The binding portion of the ceremony is the marriage feast. The Lamas (Purohita) and the village headman drink to the health of the bride and bridegroom, and take an active part in the ceremony. The fathers of the bridegroom and bride do not see each other on the actual marriage day. That night the guests sing and dance till the day breaks. There is only sorrow and copious amounts of weeping when the bride leaves her parent’s house. Should she have some children before marriage, they are taken over by the husband.

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They also practice polyandry. The Lapchas have a custom that the husband cohabits with the younger sisters of his wife during the lifetime of his wife even when they are married. Levirate (where a man is obliged to marry his brother’s widow) and Sororate (where a man is obliged to marry his deceased wife’s sister) are also present among them.

A man can marry two women at a time. All the household property is under the management of the senior wife. Widow remarriage occurs among them but in this case no ceremony takes place.

If a woman commits adultery in her own community, she is condoned. If on the other hand she commits adultery with an outsider or with one below her status she is outcast. If a husband commits adultery, the wife takes away the property and goes to her parents. Barrenness, misconduct, and sickliness are grounds for divorce. The divorced party is at liberty to remarry.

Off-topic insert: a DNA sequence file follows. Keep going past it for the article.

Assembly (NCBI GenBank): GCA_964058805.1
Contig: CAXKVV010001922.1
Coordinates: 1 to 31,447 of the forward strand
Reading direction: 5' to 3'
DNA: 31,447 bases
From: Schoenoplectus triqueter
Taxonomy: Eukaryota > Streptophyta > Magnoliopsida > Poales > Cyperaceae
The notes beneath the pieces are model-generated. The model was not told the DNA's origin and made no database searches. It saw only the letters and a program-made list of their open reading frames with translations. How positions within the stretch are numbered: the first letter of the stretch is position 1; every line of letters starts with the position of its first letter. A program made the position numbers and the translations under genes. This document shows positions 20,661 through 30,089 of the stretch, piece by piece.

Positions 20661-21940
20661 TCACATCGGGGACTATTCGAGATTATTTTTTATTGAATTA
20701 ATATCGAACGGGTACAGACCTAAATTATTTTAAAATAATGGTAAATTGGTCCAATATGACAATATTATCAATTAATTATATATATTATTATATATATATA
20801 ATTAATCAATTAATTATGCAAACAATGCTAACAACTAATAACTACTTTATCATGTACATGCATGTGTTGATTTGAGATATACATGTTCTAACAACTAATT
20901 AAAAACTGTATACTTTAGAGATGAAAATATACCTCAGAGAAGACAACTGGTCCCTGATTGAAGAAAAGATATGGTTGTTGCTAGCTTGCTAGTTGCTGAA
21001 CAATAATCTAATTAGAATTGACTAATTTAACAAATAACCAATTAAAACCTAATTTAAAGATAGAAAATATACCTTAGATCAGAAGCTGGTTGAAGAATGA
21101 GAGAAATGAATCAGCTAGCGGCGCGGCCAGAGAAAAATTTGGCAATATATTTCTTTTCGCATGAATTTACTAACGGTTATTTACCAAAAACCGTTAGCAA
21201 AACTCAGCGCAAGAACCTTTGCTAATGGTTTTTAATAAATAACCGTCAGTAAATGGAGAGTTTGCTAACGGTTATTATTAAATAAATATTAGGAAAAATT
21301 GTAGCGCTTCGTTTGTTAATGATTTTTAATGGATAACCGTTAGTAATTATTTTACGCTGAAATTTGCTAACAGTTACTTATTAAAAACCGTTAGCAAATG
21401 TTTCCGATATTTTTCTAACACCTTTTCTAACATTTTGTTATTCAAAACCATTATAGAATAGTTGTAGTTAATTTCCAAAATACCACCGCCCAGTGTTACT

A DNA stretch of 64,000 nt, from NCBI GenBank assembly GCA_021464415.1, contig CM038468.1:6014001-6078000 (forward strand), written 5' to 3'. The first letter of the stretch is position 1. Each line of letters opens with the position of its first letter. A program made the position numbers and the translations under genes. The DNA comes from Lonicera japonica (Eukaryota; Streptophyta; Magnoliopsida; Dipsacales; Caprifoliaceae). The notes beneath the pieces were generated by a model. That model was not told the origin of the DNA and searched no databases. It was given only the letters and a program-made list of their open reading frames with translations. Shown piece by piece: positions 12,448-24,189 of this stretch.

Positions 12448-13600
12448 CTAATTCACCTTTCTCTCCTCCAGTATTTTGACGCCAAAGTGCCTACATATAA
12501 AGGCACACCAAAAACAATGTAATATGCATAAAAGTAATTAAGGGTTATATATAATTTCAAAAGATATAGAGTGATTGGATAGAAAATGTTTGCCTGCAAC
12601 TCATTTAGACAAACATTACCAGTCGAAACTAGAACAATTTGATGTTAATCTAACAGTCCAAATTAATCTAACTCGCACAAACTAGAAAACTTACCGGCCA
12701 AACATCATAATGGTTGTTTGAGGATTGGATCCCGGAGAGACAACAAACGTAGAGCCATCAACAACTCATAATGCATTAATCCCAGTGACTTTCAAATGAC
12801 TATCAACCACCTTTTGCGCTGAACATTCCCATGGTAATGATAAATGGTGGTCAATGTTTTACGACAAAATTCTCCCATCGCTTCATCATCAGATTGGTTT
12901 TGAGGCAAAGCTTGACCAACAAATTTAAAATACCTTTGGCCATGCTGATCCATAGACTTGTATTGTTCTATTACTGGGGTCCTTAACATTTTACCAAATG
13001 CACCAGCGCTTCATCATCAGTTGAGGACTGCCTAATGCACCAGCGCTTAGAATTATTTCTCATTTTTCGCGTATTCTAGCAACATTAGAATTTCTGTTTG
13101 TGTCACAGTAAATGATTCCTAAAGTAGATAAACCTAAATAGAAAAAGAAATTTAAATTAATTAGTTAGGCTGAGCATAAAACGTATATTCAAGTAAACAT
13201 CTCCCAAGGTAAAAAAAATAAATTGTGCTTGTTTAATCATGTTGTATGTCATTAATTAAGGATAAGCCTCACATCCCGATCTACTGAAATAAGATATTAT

The Lapchas have no puberty ceremony. The woman in her menstrual period has to observe certain taboos. For four or five days she will be regarded as untouchable. When the woman says that she is alright, then after bathing outside from a spring or a river, she enters the rooms of her house.

There is also no ceremony at childbirth. The villagers and relatives gather and rejoice and have a good feast. The Lama, or the maternal uncle of the mother of the child names the child on the third day. The new-born babe receives its name after the day of the week it is born. After the birth of the child, the woman remains confined for three days, on the fourth day the Lama comes and sprinkles water to all the members of her house and she becomes pure.

Originally, the Lapchas practiced the burial system but now, both burial and burning systems are in vogue. For three days, the spirit is believed to remain with the body in the grave. During this period, a Lama reads many prayers, rendering the spirit conscious. This happens till the spirit realizes that the body is dead, and then the spirit leaves. A festival is given soon after death, a cow is killed and chi (a kind of intoxicated drink) is made and drunk. The feast lasts for several days during which time the mourners sit and talk. The Lapchas have an idea that some Supreme being snatches away the soul from the body. Formerly, they had no ceremony for the disposal of the dead, but they now follow the Buddhist form of ceremony.